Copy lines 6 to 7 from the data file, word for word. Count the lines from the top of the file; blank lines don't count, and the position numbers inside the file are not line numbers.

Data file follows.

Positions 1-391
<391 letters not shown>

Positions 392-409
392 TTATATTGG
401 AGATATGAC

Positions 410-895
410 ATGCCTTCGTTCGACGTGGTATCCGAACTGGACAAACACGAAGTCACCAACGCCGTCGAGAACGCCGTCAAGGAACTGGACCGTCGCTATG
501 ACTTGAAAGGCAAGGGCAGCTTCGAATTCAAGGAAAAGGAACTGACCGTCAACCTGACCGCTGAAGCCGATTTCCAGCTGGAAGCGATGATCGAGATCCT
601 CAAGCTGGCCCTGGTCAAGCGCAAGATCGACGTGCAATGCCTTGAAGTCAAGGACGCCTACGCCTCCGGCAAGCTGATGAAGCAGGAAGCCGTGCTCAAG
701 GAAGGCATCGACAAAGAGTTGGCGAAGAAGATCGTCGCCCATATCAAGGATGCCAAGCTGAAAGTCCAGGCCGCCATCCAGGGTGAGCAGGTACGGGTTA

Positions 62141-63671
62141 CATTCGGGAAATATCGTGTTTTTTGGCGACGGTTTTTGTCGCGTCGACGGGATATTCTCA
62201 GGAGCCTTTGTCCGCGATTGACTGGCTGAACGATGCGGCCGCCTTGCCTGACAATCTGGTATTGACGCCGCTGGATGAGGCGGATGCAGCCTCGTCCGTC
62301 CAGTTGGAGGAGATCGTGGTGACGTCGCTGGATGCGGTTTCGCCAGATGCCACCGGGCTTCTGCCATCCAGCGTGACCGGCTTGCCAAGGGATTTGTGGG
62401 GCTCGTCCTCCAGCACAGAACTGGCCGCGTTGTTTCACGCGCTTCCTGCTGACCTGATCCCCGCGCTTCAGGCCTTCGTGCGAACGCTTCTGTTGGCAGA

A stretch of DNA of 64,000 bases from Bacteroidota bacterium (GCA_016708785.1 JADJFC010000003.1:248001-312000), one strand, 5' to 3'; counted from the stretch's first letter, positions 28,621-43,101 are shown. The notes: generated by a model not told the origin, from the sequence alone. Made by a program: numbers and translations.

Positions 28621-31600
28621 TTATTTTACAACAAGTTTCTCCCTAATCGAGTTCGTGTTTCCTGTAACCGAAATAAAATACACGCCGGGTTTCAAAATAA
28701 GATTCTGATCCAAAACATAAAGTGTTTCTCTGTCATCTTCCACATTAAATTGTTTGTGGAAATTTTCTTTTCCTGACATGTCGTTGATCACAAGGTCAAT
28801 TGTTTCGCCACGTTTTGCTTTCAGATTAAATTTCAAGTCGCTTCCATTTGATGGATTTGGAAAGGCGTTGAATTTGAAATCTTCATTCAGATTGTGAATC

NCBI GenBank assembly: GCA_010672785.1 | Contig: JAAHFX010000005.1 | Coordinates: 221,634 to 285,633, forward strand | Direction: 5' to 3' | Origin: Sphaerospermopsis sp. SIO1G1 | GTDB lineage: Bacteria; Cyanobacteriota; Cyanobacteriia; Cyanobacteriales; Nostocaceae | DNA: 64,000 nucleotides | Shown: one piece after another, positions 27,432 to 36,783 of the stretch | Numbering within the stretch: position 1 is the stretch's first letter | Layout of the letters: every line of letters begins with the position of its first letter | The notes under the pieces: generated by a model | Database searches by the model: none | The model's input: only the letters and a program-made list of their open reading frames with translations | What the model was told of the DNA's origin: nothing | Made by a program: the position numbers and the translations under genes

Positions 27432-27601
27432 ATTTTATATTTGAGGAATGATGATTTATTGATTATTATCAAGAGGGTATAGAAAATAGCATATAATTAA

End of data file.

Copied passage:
Positions 410-895
410 ATGCCTTCGTTCGACGTGGTATCCGAACTGGACAAACACGAAGTCACCAACGCCGTCGAGAACGCCGTCAAGGAACTGGACCGTCGCTATG